At least two people are dead in a powerful storm that is battering central and Southern California. Flood watches and warnings are up in many places, and high winds brought down trees and power lines. The storm is part of a massive weather system coming in from the Pacific Ocean, and it could bring some of the heaviest rainfall to California in six years. Carter Evans reports.
Thousands of grey-headed flying foxes, also known as "megabats," are dying in droves amid a scorching heatwave in Australia, creating what looks like scenes out of a horror movie.
The extent of sea ice in the Arctic and Antarctic last month was the lowest on record for January, the U.N. World Meteorological Organization said on Friday, while concentrations of carbon dioxide in the atmosphere hit a record level.
<p>A collection of the week's best weather photography.</p>
There is a fear of debris and mud coming down in the Forest Falls area. Crystal Cruz reports.
<p>In late February, the winter ice may start to melt. When that happens, frozen lakes can send spectacular slow-motion waves of crushed ice cascading over the shoreline onto the land.&nbsp;</p>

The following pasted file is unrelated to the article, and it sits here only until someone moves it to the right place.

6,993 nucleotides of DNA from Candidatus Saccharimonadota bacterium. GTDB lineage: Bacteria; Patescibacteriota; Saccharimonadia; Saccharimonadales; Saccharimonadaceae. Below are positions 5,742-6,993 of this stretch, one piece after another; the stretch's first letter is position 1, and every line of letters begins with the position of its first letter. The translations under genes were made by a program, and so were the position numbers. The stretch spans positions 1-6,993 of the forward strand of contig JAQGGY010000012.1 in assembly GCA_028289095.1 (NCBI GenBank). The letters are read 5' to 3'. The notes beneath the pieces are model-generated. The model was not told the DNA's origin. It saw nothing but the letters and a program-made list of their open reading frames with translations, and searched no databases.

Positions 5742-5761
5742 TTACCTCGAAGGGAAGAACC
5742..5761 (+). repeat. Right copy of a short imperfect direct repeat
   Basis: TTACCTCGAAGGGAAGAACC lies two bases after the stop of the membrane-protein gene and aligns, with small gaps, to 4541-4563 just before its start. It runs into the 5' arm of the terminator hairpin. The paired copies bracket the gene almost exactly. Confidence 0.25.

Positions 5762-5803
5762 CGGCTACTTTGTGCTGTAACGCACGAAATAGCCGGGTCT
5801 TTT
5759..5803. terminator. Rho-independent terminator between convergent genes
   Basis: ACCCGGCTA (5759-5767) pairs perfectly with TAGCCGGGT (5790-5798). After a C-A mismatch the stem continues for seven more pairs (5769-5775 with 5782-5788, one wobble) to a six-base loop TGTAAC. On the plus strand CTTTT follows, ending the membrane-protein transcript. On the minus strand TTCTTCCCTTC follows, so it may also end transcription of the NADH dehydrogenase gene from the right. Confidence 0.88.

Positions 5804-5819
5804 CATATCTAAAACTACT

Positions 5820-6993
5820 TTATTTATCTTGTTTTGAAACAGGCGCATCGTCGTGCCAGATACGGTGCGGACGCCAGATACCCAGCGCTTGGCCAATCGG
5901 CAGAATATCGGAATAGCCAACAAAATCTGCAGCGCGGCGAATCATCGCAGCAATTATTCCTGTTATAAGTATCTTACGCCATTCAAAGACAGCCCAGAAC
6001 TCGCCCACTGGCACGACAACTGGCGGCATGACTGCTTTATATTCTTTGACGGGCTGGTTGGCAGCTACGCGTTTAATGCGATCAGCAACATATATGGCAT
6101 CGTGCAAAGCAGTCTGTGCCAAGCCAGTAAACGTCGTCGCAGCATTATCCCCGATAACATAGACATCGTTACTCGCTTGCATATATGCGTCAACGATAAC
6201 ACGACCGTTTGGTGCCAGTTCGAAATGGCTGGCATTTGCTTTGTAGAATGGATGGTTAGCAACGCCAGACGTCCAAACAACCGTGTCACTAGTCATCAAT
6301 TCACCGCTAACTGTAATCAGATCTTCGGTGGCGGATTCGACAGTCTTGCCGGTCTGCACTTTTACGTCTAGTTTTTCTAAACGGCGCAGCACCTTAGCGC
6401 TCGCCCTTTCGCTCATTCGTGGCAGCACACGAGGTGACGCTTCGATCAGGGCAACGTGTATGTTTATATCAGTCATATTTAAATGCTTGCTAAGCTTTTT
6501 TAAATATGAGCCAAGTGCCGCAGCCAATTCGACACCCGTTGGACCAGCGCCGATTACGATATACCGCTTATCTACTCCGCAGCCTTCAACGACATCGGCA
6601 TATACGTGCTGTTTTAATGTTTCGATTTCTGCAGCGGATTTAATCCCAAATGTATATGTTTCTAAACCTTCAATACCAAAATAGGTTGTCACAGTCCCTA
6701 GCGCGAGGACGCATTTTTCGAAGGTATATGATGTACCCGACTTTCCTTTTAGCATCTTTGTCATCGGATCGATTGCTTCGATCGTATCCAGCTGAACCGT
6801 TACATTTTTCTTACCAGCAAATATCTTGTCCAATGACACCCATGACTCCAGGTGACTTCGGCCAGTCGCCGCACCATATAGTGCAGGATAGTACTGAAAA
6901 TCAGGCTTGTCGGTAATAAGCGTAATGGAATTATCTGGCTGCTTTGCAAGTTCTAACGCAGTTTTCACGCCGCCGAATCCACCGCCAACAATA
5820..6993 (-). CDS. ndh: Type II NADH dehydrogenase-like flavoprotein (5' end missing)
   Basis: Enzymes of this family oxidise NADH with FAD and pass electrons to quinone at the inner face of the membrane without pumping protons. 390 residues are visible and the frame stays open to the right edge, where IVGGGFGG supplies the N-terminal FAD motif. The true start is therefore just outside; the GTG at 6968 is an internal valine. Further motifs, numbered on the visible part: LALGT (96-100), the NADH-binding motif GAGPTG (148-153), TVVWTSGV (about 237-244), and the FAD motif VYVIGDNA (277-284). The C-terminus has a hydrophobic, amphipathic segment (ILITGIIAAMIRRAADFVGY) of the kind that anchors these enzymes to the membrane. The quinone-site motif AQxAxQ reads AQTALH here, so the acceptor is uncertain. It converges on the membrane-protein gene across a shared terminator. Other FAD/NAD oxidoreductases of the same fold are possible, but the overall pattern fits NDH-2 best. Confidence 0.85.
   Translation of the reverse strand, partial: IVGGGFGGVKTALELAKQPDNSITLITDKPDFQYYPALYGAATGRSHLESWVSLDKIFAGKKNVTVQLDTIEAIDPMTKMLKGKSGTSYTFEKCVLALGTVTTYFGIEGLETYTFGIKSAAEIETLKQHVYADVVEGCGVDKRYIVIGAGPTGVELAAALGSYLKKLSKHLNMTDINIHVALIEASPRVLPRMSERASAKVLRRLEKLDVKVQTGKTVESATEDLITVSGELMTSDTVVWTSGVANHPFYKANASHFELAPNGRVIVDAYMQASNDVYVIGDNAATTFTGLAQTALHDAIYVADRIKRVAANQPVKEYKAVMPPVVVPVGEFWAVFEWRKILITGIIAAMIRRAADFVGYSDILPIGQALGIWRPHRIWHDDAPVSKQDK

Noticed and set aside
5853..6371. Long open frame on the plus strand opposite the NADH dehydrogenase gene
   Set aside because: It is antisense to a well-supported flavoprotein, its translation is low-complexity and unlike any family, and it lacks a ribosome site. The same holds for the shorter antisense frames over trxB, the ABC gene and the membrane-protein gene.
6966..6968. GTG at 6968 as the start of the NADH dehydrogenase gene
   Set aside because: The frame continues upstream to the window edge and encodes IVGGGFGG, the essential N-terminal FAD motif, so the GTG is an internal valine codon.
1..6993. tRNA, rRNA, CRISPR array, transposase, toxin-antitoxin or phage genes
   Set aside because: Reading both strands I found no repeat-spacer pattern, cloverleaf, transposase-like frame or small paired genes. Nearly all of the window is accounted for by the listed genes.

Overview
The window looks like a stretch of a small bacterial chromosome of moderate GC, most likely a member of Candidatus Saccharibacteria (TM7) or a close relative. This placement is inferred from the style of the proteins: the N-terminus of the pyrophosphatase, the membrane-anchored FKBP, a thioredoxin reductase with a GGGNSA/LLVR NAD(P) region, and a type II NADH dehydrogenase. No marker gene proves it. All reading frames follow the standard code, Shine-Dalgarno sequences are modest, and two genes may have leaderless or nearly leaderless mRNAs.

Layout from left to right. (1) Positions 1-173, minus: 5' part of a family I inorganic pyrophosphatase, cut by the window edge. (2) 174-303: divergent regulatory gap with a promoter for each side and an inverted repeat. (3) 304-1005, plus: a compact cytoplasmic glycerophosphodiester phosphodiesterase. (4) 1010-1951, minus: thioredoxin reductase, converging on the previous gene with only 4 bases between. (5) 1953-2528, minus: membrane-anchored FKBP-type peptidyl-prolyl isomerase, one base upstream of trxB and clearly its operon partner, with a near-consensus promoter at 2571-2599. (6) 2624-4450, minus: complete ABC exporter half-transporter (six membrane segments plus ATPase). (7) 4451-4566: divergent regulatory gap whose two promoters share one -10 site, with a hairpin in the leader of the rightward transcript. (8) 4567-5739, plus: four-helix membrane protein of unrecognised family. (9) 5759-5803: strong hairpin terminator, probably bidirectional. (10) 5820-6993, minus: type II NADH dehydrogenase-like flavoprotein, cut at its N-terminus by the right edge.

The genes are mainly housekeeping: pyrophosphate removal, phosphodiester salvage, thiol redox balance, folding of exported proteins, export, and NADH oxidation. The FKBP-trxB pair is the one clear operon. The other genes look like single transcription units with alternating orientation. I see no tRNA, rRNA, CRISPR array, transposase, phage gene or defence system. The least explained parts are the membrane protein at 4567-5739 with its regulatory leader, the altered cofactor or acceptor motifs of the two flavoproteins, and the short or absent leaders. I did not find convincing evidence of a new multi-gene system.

An overnight winter storm unleashed more than a foot of wet, heavy snow on parts of Maine and New Hampshire by Thursday, closing schools knocking out power and pushing snow tallies to levels unseen in years.
Some seismologists are excited about the potential of artificial intelligence to save lives
Deep below upstate New York's farm country, workers in ghostly tunnels are praying for snow.
<!--­­ Start of Brightcove Player ­­--><p>The risks of eating snow in big cities and small cities or towns are different.</p><p></p>